Other articles examine the Indian National Biodiversity Authority's decision to prosecute Monsanto for promoting BT brinjal in violation of the Biodiversity Protection Law, a critical analysis of India's proposed Biotechnology Regulatory Authority of India Bill, and a report on the Lokpanchayat movement to protect local seeds. 

Read the newsletter in English and in Hindi

Thursday, January 26, 2012

Lamu Communities File Petition on Port

Lamu community members yesterday filed a legal petition at the Milimani Courts in Nairobi arguing that the Government of Kenya has violated several sections of the new constitution with its implementation of the proposed Lamu Port-Southern Sudan-Ethiopia Transport Corridor (LAPSSET). These violations include failing to provide information, consult the community, and carry out an environmental impact assessment. The case will be heard in Malindi on February 8th. Natural Justice is currently supporting the communities of Lamu in their calls for information and participation in the process and development of a biocultural community protocol (BCP).

The press statement prepared by the Chief Petitioner can be found here.

Wednesday, January 25, 2012

Understanding Community-Based REDD+

As REDD+ programmes begin to be implemented at the community level by UNREDD and the World Bank, it is critical that communities are fully informed about the projects and the rights and protections mandated under REDD. In this complex context the International Work Group for Indigenous Affairs (IWGIA) and the Asia Indigenous Peoples Pact (AIPP) have produced a fantastic resource for communities, 'Understanding Community-Based REDD+: A Manual for Indigenous Communities.'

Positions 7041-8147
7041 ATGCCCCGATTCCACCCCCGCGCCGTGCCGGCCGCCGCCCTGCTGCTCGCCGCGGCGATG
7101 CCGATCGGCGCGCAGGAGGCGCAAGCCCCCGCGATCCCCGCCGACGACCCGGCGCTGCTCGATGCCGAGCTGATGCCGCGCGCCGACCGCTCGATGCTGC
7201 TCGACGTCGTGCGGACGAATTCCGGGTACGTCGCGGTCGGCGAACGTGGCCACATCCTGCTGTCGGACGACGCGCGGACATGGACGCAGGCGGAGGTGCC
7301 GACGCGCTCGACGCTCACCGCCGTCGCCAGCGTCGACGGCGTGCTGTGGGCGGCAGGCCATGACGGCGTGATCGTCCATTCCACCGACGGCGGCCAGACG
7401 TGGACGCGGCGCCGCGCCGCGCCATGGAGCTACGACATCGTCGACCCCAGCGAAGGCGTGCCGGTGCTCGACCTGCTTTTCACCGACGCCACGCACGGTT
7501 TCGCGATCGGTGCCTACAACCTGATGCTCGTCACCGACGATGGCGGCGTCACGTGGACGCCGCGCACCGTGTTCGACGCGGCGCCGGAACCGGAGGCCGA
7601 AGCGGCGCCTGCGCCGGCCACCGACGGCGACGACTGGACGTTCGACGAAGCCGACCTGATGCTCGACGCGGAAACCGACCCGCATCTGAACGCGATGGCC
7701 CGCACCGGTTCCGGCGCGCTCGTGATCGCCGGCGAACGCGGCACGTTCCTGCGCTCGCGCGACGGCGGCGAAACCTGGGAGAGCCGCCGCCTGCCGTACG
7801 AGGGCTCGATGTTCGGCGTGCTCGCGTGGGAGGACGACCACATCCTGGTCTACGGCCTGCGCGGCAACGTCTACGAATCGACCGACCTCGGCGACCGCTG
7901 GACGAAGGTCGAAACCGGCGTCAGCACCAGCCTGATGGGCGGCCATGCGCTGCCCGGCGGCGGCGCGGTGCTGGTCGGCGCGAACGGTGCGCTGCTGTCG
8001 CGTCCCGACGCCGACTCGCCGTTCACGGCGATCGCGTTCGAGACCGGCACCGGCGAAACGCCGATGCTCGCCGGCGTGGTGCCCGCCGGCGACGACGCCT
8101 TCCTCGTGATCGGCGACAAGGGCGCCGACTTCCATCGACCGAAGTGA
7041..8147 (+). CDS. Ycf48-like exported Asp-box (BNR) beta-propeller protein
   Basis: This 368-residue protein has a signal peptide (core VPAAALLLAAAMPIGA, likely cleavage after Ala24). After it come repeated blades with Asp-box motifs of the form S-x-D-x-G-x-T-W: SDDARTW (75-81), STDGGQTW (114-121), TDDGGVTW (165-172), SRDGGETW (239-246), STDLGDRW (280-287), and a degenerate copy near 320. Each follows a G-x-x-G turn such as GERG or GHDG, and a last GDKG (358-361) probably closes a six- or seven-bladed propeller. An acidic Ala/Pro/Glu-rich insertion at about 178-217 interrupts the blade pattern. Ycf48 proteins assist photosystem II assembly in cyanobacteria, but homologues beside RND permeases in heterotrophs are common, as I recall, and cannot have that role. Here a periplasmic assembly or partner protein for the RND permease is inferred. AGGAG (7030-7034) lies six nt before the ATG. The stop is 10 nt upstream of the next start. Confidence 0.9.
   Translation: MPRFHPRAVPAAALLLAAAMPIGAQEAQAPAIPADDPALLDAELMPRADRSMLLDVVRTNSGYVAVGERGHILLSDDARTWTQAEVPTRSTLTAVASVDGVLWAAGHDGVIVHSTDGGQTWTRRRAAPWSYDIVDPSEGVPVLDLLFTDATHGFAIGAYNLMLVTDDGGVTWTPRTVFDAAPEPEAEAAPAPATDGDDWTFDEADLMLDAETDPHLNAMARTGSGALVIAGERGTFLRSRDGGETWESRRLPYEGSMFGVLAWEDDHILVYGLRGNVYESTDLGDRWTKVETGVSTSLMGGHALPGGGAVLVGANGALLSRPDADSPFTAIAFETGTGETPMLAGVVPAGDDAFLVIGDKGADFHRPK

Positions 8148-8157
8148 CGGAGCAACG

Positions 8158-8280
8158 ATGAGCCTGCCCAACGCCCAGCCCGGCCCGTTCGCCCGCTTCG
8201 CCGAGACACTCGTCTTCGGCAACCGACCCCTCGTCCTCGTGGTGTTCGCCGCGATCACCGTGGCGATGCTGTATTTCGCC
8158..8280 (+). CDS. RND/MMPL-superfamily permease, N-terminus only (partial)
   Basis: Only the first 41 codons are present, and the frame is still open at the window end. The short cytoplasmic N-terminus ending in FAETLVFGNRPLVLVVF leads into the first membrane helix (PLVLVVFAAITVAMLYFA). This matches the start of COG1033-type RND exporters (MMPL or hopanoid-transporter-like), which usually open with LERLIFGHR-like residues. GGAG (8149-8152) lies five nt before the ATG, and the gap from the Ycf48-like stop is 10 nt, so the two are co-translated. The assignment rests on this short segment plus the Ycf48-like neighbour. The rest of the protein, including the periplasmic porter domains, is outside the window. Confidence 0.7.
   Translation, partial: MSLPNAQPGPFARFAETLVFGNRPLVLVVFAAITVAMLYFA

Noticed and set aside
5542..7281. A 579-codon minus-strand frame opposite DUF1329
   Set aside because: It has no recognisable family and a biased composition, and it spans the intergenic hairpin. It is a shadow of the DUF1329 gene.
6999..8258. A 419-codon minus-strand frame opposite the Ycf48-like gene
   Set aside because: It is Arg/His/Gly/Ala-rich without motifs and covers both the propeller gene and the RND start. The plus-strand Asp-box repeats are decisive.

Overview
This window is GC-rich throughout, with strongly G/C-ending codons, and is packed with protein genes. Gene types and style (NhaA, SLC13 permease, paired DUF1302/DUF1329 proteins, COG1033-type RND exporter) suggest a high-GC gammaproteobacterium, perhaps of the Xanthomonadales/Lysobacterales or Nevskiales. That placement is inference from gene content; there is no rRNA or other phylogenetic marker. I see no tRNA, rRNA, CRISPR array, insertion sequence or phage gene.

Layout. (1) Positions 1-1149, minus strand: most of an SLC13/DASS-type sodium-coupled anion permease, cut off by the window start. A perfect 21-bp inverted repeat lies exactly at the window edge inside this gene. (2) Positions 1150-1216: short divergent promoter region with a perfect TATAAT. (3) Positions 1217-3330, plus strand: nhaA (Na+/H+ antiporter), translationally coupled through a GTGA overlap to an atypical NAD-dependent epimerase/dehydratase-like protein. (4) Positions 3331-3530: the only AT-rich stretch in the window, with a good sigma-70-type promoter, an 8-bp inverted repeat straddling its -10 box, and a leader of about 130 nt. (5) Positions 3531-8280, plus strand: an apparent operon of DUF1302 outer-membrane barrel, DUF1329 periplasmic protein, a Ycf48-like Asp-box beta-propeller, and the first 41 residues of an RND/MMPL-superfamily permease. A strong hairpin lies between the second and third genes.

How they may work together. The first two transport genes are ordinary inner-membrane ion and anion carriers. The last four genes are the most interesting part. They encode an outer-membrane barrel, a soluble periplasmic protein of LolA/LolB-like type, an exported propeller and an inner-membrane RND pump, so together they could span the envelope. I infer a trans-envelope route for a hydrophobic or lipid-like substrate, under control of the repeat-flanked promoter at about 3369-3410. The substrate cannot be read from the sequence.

The manual 'looks at REDD+ at the project level and tries to provide some guidance to finding answers to questions like: How does REDD+ fit into the overall livelihood and forest management systems of indigenous peoples? How does REDD+ work on the ground? What are the typical activities of a REDD+ project? Who are involved in a REDD+ project? What are the particular knowledge and skills needed for implementing a REDD+ project? By assisting communities in finding answers to such questions, the purpose of this manual is to help indigenous communities acquire the knowledge and skills needed to take a decision on whether to join a REDD+ project, and if they do, to be able to fully and effectively participate in it.'

You can download the full manual here.

Communities Legal Petition and Mass Action Against Port